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Large number of terminal cancer patients having to rely on family and friends for support

Author: Tom Moran
15 September 2015

Research commissioned by Macmillan Cancer Support suggests that 44% of people with terminal cancer have no practical support beyond friends and family.

The findings are based on 255 interviews with people living with terminal cancer, people caring for someone at the end of life and recently bereaved carers.

At the time of the research, 84% of people with cancer at the end of life were eligible for formal social care support, using England’s Fair Access to Care Services (FACS) criteria.

The new research comes just weeks after a study published in Palliative Medicine by researchers from University College London estimated the cost of caring for people with cancer at the end of life.

That study found the total cost of care for people with lung, breast, colorectal or prostate cancer (which account for approximately 45% of all cancer related deaths in England and Wales) was £641 million per year, of which £219 million is the contribution made by informal carers.

Macmillan has called on the government to improve end of life care, which was one of its manifesto commitments.

The charity’s chief executive, Lynda Thomas, warned that end of life care was now "at a crossroads."

"We know that too many people are not accessing badly needed social support at home, and that planning and coordination of care is not always what it should be," she said. "We can either take action to improve the last days of many, or we can continue with this unacceptable, outdated status quo.

"It is now vital that the government fully funds the recommendations in February’s independent review into choice at the end of life, and in the process ensure that people at the end of life have as ‘good’ a death as possible."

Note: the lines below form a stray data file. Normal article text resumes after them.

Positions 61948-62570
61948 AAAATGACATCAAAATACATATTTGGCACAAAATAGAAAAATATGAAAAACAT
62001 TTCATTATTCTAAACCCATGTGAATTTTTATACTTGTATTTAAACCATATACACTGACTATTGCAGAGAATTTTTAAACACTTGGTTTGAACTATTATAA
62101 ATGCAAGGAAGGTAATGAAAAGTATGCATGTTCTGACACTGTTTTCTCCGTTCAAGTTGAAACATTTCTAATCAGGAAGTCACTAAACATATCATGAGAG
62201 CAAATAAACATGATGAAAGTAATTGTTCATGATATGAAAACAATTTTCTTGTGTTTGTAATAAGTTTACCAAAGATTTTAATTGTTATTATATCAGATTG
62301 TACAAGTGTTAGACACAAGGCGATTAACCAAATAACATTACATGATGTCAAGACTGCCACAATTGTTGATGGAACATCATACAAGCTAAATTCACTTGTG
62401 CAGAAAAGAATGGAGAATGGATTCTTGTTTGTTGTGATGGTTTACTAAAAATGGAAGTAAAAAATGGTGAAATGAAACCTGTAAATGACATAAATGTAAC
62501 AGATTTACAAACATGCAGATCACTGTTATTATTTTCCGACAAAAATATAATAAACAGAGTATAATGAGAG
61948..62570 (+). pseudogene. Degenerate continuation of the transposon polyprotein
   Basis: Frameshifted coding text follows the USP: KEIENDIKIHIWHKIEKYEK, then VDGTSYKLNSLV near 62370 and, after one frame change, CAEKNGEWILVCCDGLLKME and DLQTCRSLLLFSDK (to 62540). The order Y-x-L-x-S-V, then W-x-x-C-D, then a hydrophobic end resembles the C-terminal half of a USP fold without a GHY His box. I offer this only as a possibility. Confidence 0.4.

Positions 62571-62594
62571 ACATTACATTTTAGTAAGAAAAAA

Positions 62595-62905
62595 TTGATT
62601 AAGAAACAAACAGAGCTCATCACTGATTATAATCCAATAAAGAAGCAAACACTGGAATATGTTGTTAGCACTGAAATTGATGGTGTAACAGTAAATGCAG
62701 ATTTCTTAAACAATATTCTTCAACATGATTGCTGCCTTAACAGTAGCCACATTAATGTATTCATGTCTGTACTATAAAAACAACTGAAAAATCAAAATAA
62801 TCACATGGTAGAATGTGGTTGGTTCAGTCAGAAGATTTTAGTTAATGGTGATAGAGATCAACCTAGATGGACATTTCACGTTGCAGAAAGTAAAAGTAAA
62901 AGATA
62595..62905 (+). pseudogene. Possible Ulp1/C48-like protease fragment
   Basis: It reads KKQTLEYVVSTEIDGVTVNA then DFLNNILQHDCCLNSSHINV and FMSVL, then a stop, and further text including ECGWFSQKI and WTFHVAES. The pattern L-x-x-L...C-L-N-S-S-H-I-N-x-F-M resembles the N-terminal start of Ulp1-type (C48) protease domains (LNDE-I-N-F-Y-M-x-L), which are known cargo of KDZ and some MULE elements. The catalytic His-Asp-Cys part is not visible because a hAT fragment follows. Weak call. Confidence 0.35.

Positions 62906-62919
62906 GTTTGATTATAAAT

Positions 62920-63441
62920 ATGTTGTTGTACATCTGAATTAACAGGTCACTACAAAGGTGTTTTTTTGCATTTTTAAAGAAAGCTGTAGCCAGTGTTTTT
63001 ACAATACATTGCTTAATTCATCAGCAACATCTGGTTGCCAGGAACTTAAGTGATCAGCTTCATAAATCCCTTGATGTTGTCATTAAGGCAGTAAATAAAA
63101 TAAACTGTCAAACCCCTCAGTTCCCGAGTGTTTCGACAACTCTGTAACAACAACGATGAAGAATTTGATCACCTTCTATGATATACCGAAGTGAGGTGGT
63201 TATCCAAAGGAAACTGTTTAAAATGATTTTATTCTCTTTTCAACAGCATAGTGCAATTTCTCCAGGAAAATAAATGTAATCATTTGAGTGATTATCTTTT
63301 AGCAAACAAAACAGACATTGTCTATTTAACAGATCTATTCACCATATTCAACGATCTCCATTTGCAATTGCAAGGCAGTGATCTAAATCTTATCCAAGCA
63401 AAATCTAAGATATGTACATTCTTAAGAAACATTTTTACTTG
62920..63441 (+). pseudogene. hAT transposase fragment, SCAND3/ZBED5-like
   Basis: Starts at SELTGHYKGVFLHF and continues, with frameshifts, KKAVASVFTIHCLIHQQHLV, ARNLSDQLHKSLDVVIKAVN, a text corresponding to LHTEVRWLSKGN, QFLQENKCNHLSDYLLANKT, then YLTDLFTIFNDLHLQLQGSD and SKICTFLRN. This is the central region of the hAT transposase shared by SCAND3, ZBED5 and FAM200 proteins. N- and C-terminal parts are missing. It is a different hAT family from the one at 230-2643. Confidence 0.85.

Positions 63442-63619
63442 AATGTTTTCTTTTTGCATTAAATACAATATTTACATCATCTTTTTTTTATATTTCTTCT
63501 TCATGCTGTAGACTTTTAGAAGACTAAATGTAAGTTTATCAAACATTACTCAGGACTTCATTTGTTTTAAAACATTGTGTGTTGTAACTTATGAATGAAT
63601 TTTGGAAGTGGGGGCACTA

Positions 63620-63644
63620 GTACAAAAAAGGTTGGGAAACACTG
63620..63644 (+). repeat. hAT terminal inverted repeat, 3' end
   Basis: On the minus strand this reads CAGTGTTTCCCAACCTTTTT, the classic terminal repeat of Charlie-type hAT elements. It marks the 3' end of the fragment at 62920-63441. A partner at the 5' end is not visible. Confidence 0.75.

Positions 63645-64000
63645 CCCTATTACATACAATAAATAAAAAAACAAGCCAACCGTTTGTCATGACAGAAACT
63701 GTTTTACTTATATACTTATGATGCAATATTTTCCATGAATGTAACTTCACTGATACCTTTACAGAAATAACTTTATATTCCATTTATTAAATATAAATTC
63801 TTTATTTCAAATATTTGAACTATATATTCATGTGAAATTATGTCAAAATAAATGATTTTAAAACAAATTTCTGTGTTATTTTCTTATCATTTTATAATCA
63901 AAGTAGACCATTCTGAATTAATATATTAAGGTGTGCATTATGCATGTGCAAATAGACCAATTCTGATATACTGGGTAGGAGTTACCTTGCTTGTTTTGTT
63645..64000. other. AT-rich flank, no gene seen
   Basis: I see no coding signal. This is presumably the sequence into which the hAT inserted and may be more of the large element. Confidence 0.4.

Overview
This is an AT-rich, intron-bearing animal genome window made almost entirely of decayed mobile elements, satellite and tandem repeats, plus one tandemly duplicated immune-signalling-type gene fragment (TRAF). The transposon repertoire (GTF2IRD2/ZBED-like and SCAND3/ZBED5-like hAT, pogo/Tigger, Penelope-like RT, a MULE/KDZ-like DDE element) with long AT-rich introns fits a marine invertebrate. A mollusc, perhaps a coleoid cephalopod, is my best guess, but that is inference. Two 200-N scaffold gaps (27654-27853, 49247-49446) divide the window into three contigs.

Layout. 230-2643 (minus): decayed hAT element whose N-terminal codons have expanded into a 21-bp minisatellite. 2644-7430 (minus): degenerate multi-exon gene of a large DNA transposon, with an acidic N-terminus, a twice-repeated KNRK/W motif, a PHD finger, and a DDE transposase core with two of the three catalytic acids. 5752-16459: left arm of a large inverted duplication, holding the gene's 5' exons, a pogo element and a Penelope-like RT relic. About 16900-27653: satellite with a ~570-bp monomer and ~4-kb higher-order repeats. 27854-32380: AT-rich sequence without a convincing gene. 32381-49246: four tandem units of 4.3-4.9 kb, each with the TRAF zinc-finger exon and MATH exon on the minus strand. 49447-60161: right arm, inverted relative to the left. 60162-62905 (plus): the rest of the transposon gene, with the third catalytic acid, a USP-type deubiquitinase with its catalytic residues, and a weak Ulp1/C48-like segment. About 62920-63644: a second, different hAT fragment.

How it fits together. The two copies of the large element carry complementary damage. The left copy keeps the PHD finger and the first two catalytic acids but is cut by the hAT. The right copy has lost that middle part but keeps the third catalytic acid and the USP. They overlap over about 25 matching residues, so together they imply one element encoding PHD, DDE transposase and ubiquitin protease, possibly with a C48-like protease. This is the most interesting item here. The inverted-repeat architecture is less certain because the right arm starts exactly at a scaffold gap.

The research, which was undertaken by Bright Blue Research (formerly mruk), also found that 28% of those with terminal cancer had to make unplanned or emergency visits to hospital, with 13% saying that this happened often or all the time.

Additionally, 86% of people with terminal cancer experience feelings of depression or sadness, 73% feel hopeless on occasion, and 45% feel guilty.

Ann Osborn, who cared for her father, John, when he was diagnosed with terminal bowel cancer in 2010, commented: "Caring for someone who is at the end of life is a massive undertaking that is very hard to cope with and we couldn’t manage. There needs to be better social support available to everyone at the end of life."

Lynda Thomas added: "People with cancer should never feel alone and unsupported, especially at the end of their life, and yet this research plainly illustrates that the inadequate, inconsistent end of life care system is failing people in the most basic way.

"The emotional impact this dysfunctional approach to end of life care has on people with terminal cancer is particularly inexcusable. It is simply appalling that people with cancer at the end of life are being made to feel guilty at what is already a very difficult time. Equally, it is just not right for dying people to spend precious time in A&E because support is not there for them at home."

See more articles in Research

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